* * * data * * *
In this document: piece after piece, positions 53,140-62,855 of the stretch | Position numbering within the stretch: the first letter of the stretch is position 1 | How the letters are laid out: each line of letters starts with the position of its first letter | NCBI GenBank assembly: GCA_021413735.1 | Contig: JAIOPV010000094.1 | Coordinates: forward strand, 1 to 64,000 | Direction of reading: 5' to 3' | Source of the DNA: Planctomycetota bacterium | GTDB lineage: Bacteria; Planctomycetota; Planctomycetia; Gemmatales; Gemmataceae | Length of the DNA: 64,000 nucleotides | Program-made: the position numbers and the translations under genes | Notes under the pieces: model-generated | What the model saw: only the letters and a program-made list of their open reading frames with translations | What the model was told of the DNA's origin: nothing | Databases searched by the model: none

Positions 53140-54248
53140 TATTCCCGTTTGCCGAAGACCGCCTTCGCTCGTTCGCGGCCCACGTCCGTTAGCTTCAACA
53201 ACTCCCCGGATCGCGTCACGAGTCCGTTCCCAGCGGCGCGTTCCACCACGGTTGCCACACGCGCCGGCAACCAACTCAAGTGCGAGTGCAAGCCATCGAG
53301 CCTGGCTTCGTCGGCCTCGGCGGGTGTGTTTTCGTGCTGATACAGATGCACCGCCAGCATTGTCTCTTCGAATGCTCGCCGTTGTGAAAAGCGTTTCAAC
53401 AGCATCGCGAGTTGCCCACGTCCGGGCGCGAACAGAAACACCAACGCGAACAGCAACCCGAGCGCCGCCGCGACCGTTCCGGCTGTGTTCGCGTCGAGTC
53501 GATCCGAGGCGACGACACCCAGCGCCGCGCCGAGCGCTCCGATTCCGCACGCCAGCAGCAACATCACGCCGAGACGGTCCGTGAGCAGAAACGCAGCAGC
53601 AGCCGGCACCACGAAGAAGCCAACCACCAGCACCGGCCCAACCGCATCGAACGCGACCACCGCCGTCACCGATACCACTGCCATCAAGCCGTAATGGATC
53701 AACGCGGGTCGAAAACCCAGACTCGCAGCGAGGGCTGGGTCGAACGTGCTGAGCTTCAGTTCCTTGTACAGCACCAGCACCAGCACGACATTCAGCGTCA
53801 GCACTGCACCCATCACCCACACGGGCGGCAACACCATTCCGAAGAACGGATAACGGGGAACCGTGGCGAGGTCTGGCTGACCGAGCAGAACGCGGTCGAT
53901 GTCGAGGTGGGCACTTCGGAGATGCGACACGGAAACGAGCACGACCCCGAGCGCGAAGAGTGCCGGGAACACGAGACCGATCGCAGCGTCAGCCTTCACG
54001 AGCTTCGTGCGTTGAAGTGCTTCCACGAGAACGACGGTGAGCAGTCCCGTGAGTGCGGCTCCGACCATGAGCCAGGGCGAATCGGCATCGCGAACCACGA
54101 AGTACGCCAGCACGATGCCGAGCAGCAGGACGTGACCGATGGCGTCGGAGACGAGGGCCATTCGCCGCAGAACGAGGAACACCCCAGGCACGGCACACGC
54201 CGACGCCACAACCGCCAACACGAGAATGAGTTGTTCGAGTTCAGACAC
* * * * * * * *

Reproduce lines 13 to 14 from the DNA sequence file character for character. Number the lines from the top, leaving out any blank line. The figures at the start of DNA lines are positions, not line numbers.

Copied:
54101 AGTACGCCAGCACGATGCCGAGCAGCAGGACGTGACCGATGGCGTCGGAGACGAGGGCCATTCGCCGCAGAACGAGGAACACCCCAGGCACGGCACACGC
54201 CGACGCCACAACCGCCAACACGAGAATGAGTTGTTCGAGTTCAGACAC